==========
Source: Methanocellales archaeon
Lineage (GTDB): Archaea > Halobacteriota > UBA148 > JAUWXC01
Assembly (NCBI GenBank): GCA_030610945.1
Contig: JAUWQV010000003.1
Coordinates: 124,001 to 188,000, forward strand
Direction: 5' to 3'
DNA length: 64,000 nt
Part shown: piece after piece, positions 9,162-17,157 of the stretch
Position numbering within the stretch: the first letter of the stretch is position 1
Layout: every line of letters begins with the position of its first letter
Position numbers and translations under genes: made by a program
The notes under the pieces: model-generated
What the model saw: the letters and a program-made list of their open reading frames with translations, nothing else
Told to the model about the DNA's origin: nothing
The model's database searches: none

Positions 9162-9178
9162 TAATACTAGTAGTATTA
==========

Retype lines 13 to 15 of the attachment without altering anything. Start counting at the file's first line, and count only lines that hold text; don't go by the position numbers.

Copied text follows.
What the model saw: the letters and a program-made list of their open reading frames with translations, nothing else
Told to the model about the DNA's origin: nothing
The model's database searches: none